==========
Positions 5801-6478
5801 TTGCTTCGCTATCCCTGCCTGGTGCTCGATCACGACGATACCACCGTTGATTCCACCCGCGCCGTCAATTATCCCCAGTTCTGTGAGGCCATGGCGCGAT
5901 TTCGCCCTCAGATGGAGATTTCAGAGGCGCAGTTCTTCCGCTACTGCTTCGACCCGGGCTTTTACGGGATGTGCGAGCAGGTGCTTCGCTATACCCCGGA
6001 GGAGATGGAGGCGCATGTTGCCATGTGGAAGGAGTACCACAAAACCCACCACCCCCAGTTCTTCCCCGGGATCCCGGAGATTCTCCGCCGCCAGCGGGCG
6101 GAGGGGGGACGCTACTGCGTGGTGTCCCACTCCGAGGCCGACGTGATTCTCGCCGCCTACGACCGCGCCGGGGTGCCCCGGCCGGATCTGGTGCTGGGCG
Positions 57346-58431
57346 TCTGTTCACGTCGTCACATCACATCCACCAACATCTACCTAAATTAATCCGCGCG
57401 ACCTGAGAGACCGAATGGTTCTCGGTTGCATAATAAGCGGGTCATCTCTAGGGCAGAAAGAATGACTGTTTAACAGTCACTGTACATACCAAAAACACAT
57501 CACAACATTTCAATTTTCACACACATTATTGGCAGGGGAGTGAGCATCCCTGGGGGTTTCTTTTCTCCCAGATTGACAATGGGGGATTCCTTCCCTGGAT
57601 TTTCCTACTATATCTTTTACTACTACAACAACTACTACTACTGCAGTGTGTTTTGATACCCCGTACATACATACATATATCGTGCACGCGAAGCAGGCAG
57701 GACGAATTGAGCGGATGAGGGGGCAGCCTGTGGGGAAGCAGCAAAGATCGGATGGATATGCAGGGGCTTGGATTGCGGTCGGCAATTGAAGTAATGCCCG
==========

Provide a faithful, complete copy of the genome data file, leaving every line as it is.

Positions 5801-6478
5801 TTGCTTCGCTATCCCTGCCTGGTGCTCGATCACGACGATACCACCGTTGATTCCACCCGCGCCGTCAATTATCCCCAGTTCTGTGAGGCCATGGCGCGAT
5901 TTCGCCCTCAGATGGAGATTTCAGAGGCGCAGTTCTTCCGCTACTGCTTCGACCCGGGCTTTTACGGGATGTGCGAGCAGGTGCTTCGCTATACCCCGGA
6001 GGAGATGGAGGCGCATGTTGCCATGTGGAAGGAGTACCACAAAACCCACCACCCCCAGTTCTTCCCCGGGATCCCGGAGATTCTCCGCCGCCAGCGGGCG
6101 GAGGGGGGACGCTACTGCGTGGTGTCCCACTCCGAGGCCGACGTGATTCTCGCCGCCTACGACCGCGCCGGGGTGCCCCGGCCGGATCTGGTGCTGGGCG
Positions 57346-58431
57346 TCTGTTCACGTCGTCACATCACATCCACCAACATCTACCTAAATTAATCCGCGCG
57401 ACCTGAGAGACCGAATGGTTCTCGGTTGCATAATAAGCGGGTCATCTCTAGGGCAGAAAGAATGACTGTTTAACAGTCACTGTACATACCAAAAACACAT
57501 CACAACATTTCAATTTTCACACACATTATTGGCAGGGGAGTGAGCATCCCTGGGGGTTTCTTTTCTCCCAGATTGACAATGGGGGATTCCTTCCCTGGAT
57601 TTTCCTACTATATCTTTTACTACTACAACAACTACTACTACTGCAGTGTGTTTTGATACCCCGTACATACATACATATATCGTGCACGCGAAGCAGGCAG
57701 GACGAATTGAGCGGATGAGGGGGCAGCCTGTGGGGAAGCAGCAAAGATCGGATGGATATGCAGGGGCTTGGATTGCGGTCGGCAATTGAAGTAATGCCCG